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Opinion >  Letters

Letters for Jan. 5

UPDATED: Wed., Jan. 5, 2022

Is McMorris Rodgers a responsible rep?

Garith Krause (“She did the right thing,” Dec. 20) takes The Spokesman-Review to task for characterizing Cathy McMorris Rodgers as cowardly and claims she is a responsible representative because she won re-election with a 60% majority.

Does a responsible representative tell her constituents the truth or does she placate them with doubts about that truth?

During the certification of the 2020 election, McMorris Rodgers chose to give credence to the big lie that the election may have been illegitimate when all the evidence was to the contrary by claiming “razor thin margins.”

As a member of Congress she surely knew there was little to no fraud in the vote especially not enough to overturn a national election. Only after the Capitol was attacked did she relent and vote to certify, an attack that happened because of the big lie.

Since then has she come out and told her constituents there was no large scale fraud? No. Some of her voters have turned on her because she voted to certify the election but still she remains silent about the truth.

Does a responsible representative tell her constituents the truth or does she placate them with a lie to get re-elected. The latter sounds like the epitome of irresponsibility and cowardice.

It’s time for new representation!

Rick Gallinger


University sports burden

Kudos to the retired EWU profs who recently voiced their disenchantment with the athletic funding burden (“EWU athletic funding burden,” Dec. 26). As a spectator and former athlete, I can say the whole media/university sports complex is out of hand. Redshirting, early admission for athletes, the transfer portal, and exorbitant coach salaries all make a mockery of our educational system. A subsidized collegiate minor league for the professional NFL and ABA, to produce millionaires is not part of the mission of higher education.

All the benefits of sports including the competitive spirit, teamwork, camaraderie, etc. can be achieved without spending millions of dollars. My ideal is the Sprint Football League, where students who are true amateurs play the sport they love. Or at least the Ivy League, where athletes typically qualify as students first.

For the universities which make a profit to support the whole athletic budget, it is at least reasonable. At those schools, operating with an ongoing deficit, the decision for the administration should be obvious. As we all teach our kids, if you can’t afford it, you shouldn’t have it.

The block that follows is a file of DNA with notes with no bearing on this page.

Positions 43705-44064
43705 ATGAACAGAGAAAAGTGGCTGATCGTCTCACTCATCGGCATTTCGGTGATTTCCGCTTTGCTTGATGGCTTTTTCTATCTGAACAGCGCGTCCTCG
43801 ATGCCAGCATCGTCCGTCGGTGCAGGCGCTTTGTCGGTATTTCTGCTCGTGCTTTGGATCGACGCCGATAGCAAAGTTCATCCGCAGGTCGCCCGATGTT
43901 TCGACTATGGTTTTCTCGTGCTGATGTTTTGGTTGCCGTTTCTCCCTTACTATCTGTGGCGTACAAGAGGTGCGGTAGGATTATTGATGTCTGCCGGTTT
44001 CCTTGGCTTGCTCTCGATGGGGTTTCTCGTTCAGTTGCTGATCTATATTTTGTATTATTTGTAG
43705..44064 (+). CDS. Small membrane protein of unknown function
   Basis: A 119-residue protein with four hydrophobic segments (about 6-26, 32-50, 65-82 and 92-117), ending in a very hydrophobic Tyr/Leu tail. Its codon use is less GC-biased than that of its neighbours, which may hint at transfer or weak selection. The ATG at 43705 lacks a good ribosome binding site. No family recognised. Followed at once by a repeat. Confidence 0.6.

Chris Haralam


Gun safety discourse

Steven Stuart, (“Gun owners are not ‘ho hum’ about safety, Jan. 2), misreads Shawn Vestal’s piece on the public response to mass shootings.

I don’t believe Mr. Vestal claims that gun owners are “ho hum” about gun safety. Instead, he uses “ho hum” to suggest the darkest truth: In spite of increasingly frequent and horrific mass shootings, there is no meaningful public policy response. Our lawmakers are at loggerheads, the public is numb. Mr. Vestal captured the public’s anger, despair and resignation in the face of unending gun violence.

Mr. Stuart told us what’s wrong with Mr. Vestal’s piece and what’s wrong with gun control laws. I wish he had used his career in law enforcement to add to this discussion at the policy level. I would like to have read about solutions.

For example: There are nearly 400 million guns in the United States. So, law enforcement officers like Mr. Stuart are likely to be called to situations where people are carrying hidden guns. What’s the solution when the public carries firepower as big or bigger than law enforcement’s fire power? What’s the solution to children shooting children in schools?

Mr. Stuart’s answer is to invoke Newton’s first law of motion: If you leave your gun on a desk, it will stay there until something knocks it off.

Sadly, guns aren’t staying on desks in this country full of angry people right now. What are we to do, Mr. Stuart, about guns that don’t stay on desks?

Caroline Woodwell



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